Front Endocrinol (Lausanne). 2020 Oct 27;11:545638. doi: 10.3389/fendo.2020.545638. PMID: 33193079.
Using human islets from CHI patients and islets from ABCC8 (SUR1) knockout mice, the authors tested several novel compounds to inhibit insulin over-secretion. These novel compounds targeted KATP channels as well as KATP independent channels (such as Ca2+-activated K+ channels of intermediate conductance (KCa3.1) and L-type Ca2+ channels).
Congenital hyperinsulinism (CHI) leads to severe hypoglycaemia in the neonatal and infancy periods. Currently mutations in 14 different genes lead to CHI, most commonly mutations in the genes ABCC8/KCNJ11 which encode the SUR1/KIR6.2 subunits of the pancreatic beta-cell KATP channel. Patients with recessive (or in some cases dominant) mutations in ABCC8/KCNJ11 typically do not respond to conventional medical treatments such as diazoxide (which works by opening the KATP channel) and need near-total pancreatectomy to reduce the severity of hypoglycaemia, but with long-term side-effects of lifelong diabetes mellitus and pancreatic exocrine insufficiency. Thus, there is an urgent need to develop new medical treatment options for these patients.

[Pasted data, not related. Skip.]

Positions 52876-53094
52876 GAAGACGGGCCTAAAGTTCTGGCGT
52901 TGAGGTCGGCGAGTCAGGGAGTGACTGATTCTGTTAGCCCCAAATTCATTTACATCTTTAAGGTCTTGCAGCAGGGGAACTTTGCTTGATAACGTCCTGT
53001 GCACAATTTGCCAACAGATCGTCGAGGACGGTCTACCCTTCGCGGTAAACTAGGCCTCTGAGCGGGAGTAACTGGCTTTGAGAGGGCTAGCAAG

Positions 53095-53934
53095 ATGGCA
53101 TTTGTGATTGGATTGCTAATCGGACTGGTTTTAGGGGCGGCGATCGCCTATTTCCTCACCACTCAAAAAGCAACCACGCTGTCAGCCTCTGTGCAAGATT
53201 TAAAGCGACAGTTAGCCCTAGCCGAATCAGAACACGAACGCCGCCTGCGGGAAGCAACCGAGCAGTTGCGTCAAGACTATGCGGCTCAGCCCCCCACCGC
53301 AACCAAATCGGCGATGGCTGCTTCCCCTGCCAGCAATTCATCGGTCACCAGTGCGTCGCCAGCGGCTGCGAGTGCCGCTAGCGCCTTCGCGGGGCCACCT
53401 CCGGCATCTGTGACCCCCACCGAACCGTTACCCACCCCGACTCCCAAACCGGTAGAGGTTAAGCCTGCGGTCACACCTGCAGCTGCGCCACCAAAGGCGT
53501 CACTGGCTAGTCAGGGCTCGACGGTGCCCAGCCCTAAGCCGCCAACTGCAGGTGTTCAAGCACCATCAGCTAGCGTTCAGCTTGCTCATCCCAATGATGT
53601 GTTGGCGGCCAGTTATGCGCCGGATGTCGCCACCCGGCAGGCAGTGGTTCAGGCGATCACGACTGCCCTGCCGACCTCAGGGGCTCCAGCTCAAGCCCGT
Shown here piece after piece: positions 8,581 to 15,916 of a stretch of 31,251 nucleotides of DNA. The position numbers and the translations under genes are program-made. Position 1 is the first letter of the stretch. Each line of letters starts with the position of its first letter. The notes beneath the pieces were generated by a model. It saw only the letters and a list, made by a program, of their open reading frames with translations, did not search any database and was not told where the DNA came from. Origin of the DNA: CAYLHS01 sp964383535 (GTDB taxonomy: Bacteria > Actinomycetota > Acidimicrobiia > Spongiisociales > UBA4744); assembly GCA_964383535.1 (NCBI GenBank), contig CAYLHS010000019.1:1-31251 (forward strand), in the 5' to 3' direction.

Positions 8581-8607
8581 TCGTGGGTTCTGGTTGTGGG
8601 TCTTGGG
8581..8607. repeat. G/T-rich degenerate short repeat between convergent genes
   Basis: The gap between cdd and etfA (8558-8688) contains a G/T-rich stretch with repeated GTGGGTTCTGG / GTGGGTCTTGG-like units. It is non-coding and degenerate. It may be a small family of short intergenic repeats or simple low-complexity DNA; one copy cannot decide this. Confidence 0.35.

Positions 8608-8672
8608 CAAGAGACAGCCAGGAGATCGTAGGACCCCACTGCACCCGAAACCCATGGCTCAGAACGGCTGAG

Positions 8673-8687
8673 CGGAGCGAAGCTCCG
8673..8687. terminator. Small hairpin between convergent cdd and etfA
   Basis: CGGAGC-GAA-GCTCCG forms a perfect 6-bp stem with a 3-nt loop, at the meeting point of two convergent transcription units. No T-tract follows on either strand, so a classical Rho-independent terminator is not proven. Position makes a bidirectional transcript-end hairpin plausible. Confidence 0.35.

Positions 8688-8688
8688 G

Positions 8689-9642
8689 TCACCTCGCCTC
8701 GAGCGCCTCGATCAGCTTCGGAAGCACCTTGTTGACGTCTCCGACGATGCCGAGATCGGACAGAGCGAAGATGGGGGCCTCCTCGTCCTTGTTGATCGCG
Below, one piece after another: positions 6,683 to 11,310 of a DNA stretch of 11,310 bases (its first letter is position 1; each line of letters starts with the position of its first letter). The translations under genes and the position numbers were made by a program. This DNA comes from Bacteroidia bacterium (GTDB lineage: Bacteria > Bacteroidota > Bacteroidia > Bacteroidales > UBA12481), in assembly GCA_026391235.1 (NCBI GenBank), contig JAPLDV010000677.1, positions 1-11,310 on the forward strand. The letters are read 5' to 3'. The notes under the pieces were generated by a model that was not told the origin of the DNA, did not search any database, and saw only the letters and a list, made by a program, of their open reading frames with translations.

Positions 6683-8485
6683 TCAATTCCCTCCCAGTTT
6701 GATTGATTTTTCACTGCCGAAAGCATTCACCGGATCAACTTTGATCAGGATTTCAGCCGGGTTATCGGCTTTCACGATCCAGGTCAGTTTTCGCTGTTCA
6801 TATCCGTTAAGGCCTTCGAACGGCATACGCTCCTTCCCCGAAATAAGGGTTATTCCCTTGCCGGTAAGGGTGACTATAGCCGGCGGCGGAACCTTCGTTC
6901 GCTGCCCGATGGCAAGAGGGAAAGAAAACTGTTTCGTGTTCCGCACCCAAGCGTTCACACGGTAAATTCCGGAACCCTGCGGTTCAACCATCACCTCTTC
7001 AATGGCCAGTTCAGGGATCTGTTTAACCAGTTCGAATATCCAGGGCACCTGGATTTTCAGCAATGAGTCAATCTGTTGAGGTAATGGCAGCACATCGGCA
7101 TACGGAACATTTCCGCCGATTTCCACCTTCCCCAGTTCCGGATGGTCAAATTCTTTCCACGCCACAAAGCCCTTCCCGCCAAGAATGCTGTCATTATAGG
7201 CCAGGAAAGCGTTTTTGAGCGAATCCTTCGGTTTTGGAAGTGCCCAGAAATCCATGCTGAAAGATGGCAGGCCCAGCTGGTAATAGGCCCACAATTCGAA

Compound NN415 is similar to diazoxide but more potent and more selective for the SUR1 protein. This compound altered calcium homeostasis in human CHI islets but not in the mouse SUR1 islets (suggesting it only works if there are some KATP channels). Two other compounds (VU0071063 and DCEBIO which are also known to act on the KATP channels) altered calcium homeostasis in both human and mouse SUR1 islets. Other known drugs (such as dextromethorphan and simvastatin) which are used for treating other medical conditions were also tested and diminished calcium levels in both human and mouse SUR1 islets. Dextromethorphan inhibited L-type calcium channels and lowered the intracellular calcium levels in depolarized beta-cells thus inhibiting insulin secretion. Simvastatin also lowered insulin secretion by diminishing calcium entry via the L-type calcium channels.
These observations suggest potential novel treatments for CHI patients with diffuse disease and these compounds and existing drugs will need to be tested in clinical trials to assess efficacy and safety.